Watchful Waiting / Active Surveillance
for Prostate Cancer
Leonard S. Marks, M.D.
Medical Director, USRF
Clinical Professor of Urology, UCLA
February, 2008---Many cases of prostate cancer do not need treatment, because they are harmless, so indolent they do not threaten the individual. For men who harbor tiny, slow-growing lesions, watchful waiting or active surveillance (preferred term) is often preferable to treatment with surgery or radiation. Because of widespread PSA testing and ease of biopsy, non-threatening prostate cancers are now found with increasing frequency. Currently, candidates for active surveillance constitute approximately half of all men with newly diagnosed prostate cancer.
The Over-Treatment Concern
As a result of widespread PSA testing, many prostate biopsies---as many as one million annually in the U.S.--- are now performed. Consequently, many incidental cancers, which would have remained undetected and clinically irrelevant in the pre-PSA era, are now being brought to light. Most prostate cancers diagnosed today are classified as Stage T1c, meaning the biopsy was driven purely on the basis of a PSA elevation and no palpable abnormality is present. While many important cancers are detected at this stage (T1c), over-treatment of non-important T1c prostate cancers is now a concern.
Dr. Jonathan Epstein, who has studied prostates removed by Dr. Patrick Walsh and colleagues at Johns Hopkins University, was among the first to recognize that many radical prostatectomy specimens contained very small cancers. Small well-differentiated tumors, i.e., those less than 0.5 cc in volume, are very unlikely to ever become clinically manifest, according to work from Professor Stamey at Stanford University in the 1980s. Thus, several investigators have followed Epstein’s lead in correlating clinical findings with pathologic findings in the whole-prostate, aiming to avoid surgery for unimportant cancers.
Establishing an Active Surveillance Program
Criteria for Active Surveillance
Dr. Michael Kattan now of Memorial/Sloan-Kettering Cancer Center in New York recently published a nomogram to help men with small foci of prostate cancer determine their risk. Data to create the nomogram were taken from a large sample of British men with prostate cancer diagnosed in the early 1990s, who were followed for many years without treatment. While the database is not perfectly applicable to U.S. men diagnosed nowadays, it is a generally helpful instrument providing an analytic approach to this problem. Specific patient examples, where the Kattan nomogram is applied to predict risk, are given here.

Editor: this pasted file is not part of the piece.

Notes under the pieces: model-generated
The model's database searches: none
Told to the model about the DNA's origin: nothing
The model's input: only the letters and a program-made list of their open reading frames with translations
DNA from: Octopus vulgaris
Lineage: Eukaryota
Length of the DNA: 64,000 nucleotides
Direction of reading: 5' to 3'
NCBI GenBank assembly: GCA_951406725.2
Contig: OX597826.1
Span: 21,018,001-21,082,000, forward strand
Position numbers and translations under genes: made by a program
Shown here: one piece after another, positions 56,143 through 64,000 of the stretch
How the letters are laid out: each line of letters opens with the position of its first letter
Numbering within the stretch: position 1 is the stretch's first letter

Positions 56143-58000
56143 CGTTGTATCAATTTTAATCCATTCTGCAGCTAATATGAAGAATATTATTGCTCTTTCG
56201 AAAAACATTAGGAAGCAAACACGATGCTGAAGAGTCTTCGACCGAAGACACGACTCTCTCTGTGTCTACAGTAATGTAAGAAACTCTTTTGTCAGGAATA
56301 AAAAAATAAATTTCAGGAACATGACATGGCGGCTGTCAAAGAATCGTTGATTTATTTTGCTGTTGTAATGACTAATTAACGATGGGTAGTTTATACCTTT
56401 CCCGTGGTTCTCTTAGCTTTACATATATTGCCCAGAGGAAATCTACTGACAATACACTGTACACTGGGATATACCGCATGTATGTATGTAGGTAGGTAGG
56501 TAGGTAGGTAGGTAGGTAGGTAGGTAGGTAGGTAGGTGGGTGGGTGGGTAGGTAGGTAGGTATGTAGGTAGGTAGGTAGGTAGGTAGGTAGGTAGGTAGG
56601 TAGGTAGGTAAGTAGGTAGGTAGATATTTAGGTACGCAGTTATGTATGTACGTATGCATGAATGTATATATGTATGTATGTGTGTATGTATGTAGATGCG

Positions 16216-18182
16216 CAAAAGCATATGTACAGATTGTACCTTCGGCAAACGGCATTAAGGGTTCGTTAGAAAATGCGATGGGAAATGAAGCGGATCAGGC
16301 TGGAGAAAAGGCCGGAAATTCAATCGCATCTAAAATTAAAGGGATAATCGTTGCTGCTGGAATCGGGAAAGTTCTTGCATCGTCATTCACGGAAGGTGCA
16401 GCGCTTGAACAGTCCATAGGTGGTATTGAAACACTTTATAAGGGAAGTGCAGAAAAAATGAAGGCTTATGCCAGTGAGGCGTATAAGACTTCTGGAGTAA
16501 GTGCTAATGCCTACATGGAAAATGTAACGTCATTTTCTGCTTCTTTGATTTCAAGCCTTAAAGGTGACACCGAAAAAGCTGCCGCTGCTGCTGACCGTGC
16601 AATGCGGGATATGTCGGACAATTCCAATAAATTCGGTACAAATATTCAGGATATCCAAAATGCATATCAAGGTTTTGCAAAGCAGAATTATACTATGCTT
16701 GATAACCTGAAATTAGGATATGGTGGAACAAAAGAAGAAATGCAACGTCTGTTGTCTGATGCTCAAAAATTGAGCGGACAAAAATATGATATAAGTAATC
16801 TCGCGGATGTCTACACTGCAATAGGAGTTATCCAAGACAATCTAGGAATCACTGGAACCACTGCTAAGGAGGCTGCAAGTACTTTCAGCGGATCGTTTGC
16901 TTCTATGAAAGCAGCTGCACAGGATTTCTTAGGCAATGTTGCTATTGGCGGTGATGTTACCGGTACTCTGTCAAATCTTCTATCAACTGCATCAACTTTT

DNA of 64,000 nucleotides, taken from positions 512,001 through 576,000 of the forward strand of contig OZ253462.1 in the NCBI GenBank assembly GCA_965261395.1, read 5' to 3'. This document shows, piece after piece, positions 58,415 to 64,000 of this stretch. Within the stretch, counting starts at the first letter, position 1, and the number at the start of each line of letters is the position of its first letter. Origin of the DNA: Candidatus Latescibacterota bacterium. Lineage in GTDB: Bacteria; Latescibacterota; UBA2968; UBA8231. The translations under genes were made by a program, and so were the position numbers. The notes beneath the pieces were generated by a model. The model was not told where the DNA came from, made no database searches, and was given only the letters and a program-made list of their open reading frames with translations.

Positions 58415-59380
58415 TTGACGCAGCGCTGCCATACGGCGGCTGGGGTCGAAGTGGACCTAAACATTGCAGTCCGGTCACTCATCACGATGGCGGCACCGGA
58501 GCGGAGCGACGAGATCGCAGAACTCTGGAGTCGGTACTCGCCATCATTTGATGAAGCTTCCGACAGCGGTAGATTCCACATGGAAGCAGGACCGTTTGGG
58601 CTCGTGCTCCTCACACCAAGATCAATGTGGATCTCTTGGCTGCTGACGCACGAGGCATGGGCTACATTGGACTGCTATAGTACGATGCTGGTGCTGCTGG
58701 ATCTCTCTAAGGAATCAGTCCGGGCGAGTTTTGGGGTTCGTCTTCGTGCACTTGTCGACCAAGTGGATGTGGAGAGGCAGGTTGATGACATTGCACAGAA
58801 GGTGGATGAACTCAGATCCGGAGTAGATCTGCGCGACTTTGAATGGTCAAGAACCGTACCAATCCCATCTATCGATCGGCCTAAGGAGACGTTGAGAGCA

Patient Anxiety and the Decision for Active Intervention
Kattan MW, Cuzick J, Fisher G, Berney DM, Oliver T, Foster CS, Møller H, Reuter V, Fearn P, Eastham J, Scardino PT. Nomogram Incorporating PSA Level to Predict Cancer-Specific Survival for Men With Clinically Localized Prostate Cancer Managed Without Curative Intent. Cancer 2008 Jan;112(1):69-74
Latini DM, Hart SL, Knight SJ, Cowan JE, Ross PL, DuChane J, Carroll PR and the CaPSURE™ Investigators. The Relationship Between Anxiety and Time to Treatment for Patients With Prostate Cancer on Surveillance. J Urol. 2007 Sept;178:826-32
Carter HB, Kettermann A, Warlick C, Metter EJ, Landis P, Walsh PC, Epstein JI. Expectant Management of Prostate Cancer With Curative Intent: An Update of The Johns Hopkins Experience.
Roemeling S, et al., Active Surveillance for Prostate Cancers Detected in Three Subsequent Rounds of a Screening Trial: Characteristics, PSA Doubling Times, and Outcome, Eur Urol (2006), doi:10.1016/j.eururo.2006.11.053
Klotz L. Active Surveillance with Selective Delayed Intervention Using PSA Doubling Time for Good Risk Prostate Cancer. European Urology 47 (2005) 16-21
Cooperberg MR, Lubeck DP, Meng MV, Mehta SS, Carroll PR. The Changing Face of Low-Risk Prostate Cancer: Trends in Clinical Presentation and Primary Management. JCO 04 Jun;22(11):2141-49
Carter HB, Walsh PC, Landis P, Epstein JI. Expectent Management Of Nonpalpable Prostate Cancer With Curative Intent: Preliminary Results. J Urol. 2002 Mar;167:1231-34.
Epstein JI, Walsh PC, Carmichael M, Brendler CB. Pathologic and clinical findings to predict tumor extent of nonpalpable (stage T1c) prostate cancer. JAMA 1994 Feb;271(5):368
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